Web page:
Genre: Adult Historical Fiction
Pub. Date: October 1, 2013
Source: Publisher for review
My Rating: 4.5 out of 5 stars
A vivid and compelling novel about a woman who becomes entangled in an affair with Edgar Allan Poe—at the same time she becomes the unwilling confidante of his much-younger wife. It is 1845, and Frances Osgood is desperately trying to make a living as a writer in New York; not an easy task for a woman—especially one with two children and a philandering portrait painter as her husband. As Frances tries to sell her work, she finds that editors are only interested in writing similar to that of the new renegade literary sensation Edgar Allan Poe, whose poem, “The Raven” has struck a public nerve. She meets the handsome and mysterious Poe at a literary party, and the two have an immediate connection. Poe wants Frances to meet with his wife since she claims to be an admirer of her poems, and Frances is curious to see the woman whom Edgar married. As Frances spends more and more time with the intriguing couple, her intense attraction for Edgar brings her into dangerous territory. And Mrs. Poe, who acts like an innocent child, is actually more manipulative and threatening than she appears. As Frances and Edgar’s passionate affair escalates, Frances must decide whether she can walk away before it’s too late... Set amidst the fascinating world of New York’s literati, this smart and sexy novel offers a unique view into the life of one of history’s most unforgettable literary figures."It's 1854 in New York City and daguerreotypes, poetry, and literature are all the rage. Frances Osgood is a poet, but she hasn't recently written anything for adults that is noteworthy as she is best known for her children's stories. She finds herself in the center of New York literati after she captures Edgar Allan Poe's eye. Poe is currently the center of New York literati after writing "The Raven," which has won over the entire city. Frances, or Fanny, isn't a single gal though; unfortunately, she is married to Samuel Osgood, a philandering artist, whom has left her and their two children to fend for themselves. Thankfully, a family friend, the Bartletts, have taken them in and Fanny hopes to start writing again in order to support herself and her daughters. She can't stop thinking about Poe though and their recent meeting at a literary party; there's no denying that they made an instant connection. Poe's very young wife, Virginia, is a fan of Fanny's work and wants to spent more time with her, which essentially, makes things a bit more awkward for all involved. The three of them forge an unhealthy relationship and Fanny can't help but question if Mrs. Poe is as innocent as she looks and what should she do about her undeniable feelings for the famous Edgar Allan Poe? Lynn Cullen's take on Edgar Allan Poe is simply brilliant and Mrs. Poe ended up being one of my favorite adult novels of the year.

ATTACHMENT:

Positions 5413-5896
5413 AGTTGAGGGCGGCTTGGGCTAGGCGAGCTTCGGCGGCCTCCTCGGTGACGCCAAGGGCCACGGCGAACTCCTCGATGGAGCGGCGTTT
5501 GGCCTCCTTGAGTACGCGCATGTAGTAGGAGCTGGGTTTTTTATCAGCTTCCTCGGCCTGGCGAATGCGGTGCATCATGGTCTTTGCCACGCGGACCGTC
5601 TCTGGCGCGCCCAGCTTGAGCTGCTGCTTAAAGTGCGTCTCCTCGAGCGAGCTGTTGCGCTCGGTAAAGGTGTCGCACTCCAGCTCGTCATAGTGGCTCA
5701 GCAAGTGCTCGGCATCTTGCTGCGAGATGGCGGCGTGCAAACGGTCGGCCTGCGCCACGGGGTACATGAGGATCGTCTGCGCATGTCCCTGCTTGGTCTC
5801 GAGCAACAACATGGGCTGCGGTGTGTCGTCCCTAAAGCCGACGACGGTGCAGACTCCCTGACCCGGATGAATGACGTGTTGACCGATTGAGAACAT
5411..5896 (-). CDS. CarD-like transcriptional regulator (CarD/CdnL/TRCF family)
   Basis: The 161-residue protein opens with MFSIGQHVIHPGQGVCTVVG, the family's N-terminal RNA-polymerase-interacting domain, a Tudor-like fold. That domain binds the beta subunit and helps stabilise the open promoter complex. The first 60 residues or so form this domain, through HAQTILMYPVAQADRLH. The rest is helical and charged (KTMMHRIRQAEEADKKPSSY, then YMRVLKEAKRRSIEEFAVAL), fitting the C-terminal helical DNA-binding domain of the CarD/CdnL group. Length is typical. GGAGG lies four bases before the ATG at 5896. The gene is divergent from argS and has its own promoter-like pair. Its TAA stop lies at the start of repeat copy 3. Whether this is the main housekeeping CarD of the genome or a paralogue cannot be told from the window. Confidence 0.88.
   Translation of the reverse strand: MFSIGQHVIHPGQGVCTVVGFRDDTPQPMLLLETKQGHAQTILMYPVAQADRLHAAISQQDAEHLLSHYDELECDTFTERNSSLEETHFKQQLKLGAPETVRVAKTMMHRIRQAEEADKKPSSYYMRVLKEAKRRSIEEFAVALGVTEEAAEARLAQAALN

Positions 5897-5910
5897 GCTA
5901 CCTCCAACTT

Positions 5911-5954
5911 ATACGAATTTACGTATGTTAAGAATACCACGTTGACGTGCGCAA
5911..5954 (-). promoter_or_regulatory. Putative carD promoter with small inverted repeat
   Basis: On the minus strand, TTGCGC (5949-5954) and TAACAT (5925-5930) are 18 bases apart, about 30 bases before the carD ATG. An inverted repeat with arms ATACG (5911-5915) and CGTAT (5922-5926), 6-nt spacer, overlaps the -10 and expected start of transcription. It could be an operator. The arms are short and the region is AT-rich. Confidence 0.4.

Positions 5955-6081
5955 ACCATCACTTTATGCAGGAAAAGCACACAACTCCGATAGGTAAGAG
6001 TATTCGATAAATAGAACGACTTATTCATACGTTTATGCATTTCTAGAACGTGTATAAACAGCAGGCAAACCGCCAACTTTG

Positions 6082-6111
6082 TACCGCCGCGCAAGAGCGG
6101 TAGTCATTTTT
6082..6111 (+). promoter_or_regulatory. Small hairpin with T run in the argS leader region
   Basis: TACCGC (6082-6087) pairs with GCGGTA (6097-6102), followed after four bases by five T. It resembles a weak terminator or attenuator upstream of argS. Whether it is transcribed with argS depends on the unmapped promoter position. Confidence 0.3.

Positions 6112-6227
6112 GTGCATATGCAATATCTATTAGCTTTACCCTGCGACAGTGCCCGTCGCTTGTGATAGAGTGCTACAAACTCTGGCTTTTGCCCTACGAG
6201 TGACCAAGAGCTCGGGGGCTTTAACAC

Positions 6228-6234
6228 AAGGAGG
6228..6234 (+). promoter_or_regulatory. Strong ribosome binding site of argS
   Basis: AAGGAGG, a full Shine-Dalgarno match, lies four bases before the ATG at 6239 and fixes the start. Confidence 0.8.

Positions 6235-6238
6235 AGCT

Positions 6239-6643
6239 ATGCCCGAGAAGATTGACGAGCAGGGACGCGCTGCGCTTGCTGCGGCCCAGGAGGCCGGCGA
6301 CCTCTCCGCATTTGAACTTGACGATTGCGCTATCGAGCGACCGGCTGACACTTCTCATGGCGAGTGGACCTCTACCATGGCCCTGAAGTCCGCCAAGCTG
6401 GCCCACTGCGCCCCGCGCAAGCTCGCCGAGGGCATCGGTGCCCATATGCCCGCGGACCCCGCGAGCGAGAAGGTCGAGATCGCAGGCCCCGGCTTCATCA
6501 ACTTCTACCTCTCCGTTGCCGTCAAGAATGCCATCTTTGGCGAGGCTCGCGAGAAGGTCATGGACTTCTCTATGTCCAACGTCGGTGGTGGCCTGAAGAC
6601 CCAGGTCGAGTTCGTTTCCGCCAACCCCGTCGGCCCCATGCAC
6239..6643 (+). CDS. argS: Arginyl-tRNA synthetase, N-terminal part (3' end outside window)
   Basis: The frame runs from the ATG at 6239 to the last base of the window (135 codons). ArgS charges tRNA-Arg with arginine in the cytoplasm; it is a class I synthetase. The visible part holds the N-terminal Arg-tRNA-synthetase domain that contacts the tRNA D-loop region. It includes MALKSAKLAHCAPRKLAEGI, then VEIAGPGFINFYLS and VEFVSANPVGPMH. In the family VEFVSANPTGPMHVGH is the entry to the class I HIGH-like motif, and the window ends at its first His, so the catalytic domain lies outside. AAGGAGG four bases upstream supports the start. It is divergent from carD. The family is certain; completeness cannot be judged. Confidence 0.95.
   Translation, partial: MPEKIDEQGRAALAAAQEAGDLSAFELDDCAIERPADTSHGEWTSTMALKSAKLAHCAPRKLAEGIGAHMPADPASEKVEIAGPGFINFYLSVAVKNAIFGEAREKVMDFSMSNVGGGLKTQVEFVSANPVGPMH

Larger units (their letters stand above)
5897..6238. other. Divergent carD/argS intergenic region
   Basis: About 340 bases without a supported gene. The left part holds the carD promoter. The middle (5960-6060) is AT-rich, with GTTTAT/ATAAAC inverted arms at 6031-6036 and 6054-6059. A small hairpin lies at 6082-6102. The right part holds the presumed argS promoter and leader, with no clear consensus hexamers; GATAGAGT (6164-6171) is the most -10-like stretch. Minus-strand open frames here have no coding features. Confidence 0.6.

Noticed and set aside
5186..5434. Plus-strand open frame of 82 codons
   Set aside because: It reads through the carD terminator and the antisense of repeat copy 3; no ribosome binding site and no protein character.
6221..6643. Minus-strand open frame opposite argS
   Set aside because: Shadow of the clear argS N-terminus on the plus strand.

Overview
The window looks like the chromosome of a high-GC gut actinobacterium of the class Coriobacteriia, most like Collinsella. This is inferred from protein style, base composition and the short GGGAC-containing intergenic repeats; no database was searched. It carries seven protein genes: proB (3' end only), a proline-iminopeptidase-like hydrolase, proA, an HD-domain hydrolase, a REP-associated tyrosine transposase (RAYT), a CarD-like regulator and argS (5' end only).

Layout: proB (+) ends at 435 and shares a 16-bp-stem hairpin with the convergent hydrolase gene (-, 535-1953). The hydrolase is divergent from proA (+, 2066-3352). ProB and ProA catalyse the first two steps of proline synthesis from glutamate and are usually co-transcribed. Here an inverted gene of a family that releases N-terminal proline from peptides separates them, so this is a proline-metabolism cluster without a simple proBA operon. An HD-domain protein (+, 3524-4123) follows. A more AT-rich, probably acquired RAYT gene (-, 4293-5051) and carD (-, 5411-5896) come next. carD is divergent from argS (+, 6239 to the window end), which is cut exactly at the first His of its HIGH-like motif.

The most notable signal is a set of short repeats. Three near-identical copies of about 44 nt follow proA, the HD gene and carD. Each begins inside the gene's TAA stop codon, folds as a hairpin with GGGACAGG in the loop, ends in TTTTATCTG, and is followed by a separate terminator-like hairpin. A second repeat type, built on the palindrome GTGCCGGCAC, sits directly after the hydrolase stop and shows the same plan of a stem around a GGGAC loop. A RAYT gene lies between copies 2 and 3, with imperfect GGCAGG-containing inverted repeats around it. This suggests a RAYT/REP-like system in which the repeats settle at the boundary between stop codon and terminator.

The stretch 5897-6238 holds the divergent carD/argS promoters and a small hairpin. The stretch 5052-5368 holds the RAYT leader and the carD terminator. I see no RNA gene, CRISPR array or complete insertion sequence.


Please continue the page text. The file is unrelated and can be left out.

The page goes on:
Imagine my surprise when I realized that Frances Osgood is actually a real person, whom many argue had an affair with Poe. I had researched Poe before, but had never come across this delicious tidbit of information and it made the story that much more compelling. I loved the character of Fanny and although I became frustrated with her when she had her bouts of writer's block (thanks to her preoccupation with Poe), I liked her and respected the fact that she was trying to make a living on her own. In Mrs. Poe, Fanny's husband is a real scoundrel and took up with various females that he painted, so I didn't feel badly in the least when Fanny started to show an interest in Poe.
Which leads me to Poe.....I have always been the biggest fan of his stories and his poetry. One of my favorite lessons to teach is Poe's "Lenore" and "The Tell-Tale Heart." I love that children (and even adults!) are still fascinated with him up to this day. He has kind of gotten a bad reputation in the past, which this story addresses in the author's note, and I like that Mrs. Poe focuses on another side of Poe that I didn't initially recognize---the side where women swooned over him and he was delightfully charming. In Mrs. Poe, he's portrayed as mysterious, intelligent, well-mannered, good looking, and so much more than that creepy guy who wrote "The Raven" and married his 13-year old cousin. His life's story is such a sad one and I liked getting a glimpse into his happy times, even if it was brief.
Mrs. Poe also obviously focuses on Virginia, his wife, who annoyed me beyond belief along with her doting mother. Cullen portrays Virginia as a goofy, manipulative, and immature female as well as a chronically sick girl. I did feel badly for her from time to time. I never really knew too much about Virginia and Cullen does a fantastic job bringing her to life.
There are other characters in the literati circle that are just as compelling, especially the overbearing editor, Griswold. He was always in Fanny's business and his hatred for Poe was palpable. I loved learning more about his motives in the "Author's Note" as he was a character that I often questioned and definitely didn't trust. Also, Walt Whitman, Louisa May Alcott, and other literary sensations made appearances at these literary parties, which I loved. As a fan of all history and literature, it was so much fun to be lost in the world of Mrs. Poe.
If you are a fan of Edgar Allan Poe or simply wanted to learn a little bit more about this mysterious writer, then I urge you to read Mrs Poe by Lynn Cullen. I loved her take on the famous author as well as Frances Osgood. I was desperately hoping these two would have a happy ending, but sadly enough, we all know how things end up for Poe and knowing this in the back of my mind as I was reading only added to the tragically beautiful story of Edgar and Fanny.